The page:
In honor of National Poetry Month + my impending birthday, I wrote a tone poem to reflect back.
I have always been painfully nostalgic + painfully introspective. Always haunted by the past, while dreaming of the future. I can genuinely say this is the first time in my life where I am finally beginning to live in the present. Maybe it is something that comes with age. Or maybe it comes with being happy. Or with opening your eyes to the wonderful fragments that live all around you.
Either way, the present is a present.
Although every year seems to get better than the last, naturally, it all had to start somewhere:
Red, rusting 7 trains of Queens, how I still need your lessons.
VHS + Bill Watterson, each year we peeled back the layers on our innocence.
Troubled youth + troubled truths.
All those nights we had nothing but our whiskey, dreams + roofs.
I crashed my bike in the courtyard, tears drowned out my pride.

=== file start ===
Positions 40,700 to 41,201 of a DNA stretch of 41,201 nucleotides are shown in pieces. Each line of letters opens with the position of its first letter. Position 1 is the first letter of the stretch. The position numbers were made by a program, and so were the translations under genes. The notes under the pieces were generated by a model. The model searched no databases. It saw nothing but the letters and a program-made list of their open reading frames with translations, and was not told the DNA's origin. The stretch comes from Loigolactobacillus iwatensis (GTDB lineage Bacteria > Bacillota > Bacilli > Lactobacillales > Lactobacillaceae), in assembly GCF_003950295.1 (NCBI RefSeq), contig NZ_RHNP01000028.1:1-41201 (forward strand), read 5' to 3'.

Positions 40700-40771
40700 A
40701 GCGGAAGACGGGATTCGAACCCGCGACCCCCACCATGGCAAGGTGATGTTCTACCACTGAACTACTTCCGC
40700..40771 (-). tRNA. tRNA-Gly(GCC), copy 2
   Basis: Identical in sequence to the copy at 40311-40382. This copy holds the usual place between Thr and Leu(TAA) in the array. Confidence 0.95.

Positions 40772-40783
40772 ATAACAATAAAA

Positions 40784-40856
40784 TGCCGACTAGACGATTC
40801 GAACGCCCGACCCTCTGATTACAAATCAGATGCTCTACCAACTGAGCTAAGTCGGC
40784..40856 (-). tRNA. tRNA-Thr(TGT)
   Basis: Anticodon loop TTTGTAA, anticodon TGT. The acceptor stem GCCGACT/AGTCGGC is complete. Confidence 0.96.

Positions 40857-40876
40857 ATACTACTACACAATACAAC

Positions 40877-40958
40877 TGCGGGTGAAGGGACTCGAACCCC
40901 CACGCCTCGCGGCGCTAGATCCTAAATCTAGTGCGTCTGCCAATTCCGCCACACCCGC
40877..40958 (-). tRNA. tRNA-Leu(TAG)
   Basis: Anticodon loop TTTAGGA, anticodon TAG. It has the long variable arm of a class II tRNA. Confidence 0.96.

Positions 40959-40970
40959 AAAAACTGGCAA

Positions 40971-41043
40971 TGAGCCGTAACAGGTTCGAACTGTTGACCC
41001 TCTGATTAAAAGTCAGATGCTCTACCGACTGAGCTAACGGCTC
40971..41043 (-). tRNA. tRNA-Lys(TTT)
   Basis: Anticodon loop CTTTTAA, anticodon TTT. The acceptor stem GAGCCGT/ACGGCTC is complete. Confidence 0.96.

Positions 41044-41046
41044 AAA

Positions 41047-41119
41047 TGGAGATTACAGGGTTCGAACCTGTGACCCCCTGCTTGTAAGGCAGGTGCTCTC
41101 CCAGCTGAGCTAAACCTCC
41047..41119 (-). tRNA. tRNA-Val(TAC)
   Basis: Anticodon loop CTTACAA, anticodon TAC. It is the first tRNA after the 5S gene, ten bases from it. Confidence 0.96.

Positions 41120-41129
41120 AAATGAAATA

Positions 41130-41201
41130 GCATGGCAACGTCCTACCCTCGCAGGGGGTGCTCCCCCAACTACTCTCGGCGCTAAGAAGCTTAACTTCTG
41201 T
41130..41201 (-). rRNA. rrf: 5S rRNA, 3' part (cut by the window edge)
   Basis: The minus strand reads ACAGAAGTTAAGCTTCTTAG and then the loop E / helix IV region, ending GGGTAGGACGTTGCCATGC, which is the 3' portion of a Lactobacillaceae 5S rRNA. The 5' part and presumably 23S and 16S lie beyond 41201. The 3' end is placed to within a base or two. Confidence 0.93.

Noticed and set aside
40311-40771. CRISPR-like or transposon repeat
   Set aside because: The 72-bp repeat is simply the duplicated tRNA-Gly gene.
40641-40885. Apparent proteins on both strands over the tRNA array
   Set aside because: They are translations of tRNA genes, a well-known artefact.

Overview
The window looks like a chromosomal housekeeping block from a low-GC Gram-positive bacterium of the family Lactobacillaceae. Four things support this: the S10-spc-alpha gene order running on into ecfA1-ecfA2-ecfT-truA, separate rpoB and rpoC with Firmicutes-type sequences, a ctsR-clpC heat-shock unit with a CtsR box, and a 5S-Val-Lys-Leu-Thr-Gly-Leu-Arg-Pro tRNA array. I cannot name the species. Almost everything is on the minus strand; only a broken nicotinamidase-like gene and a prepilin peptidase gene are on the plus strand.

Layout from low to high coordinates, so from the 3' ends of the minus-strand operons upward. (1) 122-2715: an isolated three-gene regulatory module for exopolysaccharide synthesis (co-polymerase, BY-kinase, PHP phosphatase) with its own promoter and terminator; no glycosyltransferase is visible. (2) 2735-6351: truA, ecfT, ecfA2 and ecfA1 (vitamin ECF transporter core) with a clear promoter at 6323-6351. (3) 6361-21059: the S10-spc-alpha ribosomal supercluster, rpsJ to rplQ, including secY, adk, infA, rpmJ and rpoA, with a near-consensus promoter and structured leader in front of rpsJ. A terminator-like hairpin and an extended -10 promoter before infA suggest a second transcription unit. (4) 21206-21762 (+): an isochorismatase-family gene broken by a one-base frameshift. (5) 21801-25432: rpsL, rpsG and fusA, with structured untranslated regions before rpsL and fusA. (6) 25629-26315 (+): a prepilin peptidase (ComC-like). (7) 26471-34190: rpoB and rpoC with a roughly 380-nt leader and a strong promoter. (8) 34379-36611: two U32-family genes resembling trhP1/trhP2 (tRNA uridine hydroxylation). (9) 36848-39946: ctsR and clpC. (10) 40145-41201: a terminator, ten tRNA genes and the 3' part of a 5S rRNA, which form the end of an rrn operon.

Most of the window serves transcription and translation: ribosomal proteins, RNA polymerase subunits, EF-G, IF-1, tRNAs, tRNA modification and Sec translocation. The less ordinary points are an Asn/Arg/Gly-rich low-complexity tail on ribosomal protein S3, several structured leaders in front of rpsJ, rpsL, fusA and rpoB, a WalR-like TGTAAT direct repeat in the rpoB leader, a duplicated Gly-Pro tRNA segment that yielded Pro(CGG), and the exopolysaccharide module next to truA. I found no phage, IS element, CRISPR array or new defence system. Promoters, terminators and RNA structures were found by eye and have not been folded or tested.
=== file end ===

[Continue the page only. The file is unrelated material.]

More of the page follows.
Household of four, living brick to brick on the edge of Woodside.
Back when Pops + I played chopstick drum solos.
And I knew who you were, my young little Brother.
The dry, burning desert of Nevada and those late-August storm clouds.
The day that I came out to my heart-broken Mother.
How swiftly all the years seem to pile up together.
The best moments I've lived are often the hardest to remember.
It's such a shame, you + I, are on opposite ends of the Earth as we grow closer.
First love on Christmas Eve + the first time I thought that my life was all over.
Lights in our eyes as we rode down to AC, together we are the perpetual engine.
Keep painting my heart while we're still young + benevolent.
Time is the great equalizer, I now see in myself what I once saw in you.
How many fractured nights must a lost boy lie in bed before he finds the calm, morning blue?
And how we broke into that theme park late into our night.
The future was a great unknown yet we were fearless and ready to fight.
Four one two one nine eight seven was an Easter Sunday with rain.
Where once two strangers were lovers, only fondly remembered ghosts remain.
Days spent wondering about real happiness on splintered floorboards.
"Follow your personal truth," it only took me 27 years + four words.
We're all going to die, so stop feeding your fears.
Who are we when the ones around us keep leaving?
Are we the fallen tree in the forest that nobody hears?
Or are we made of something that is still worth believing?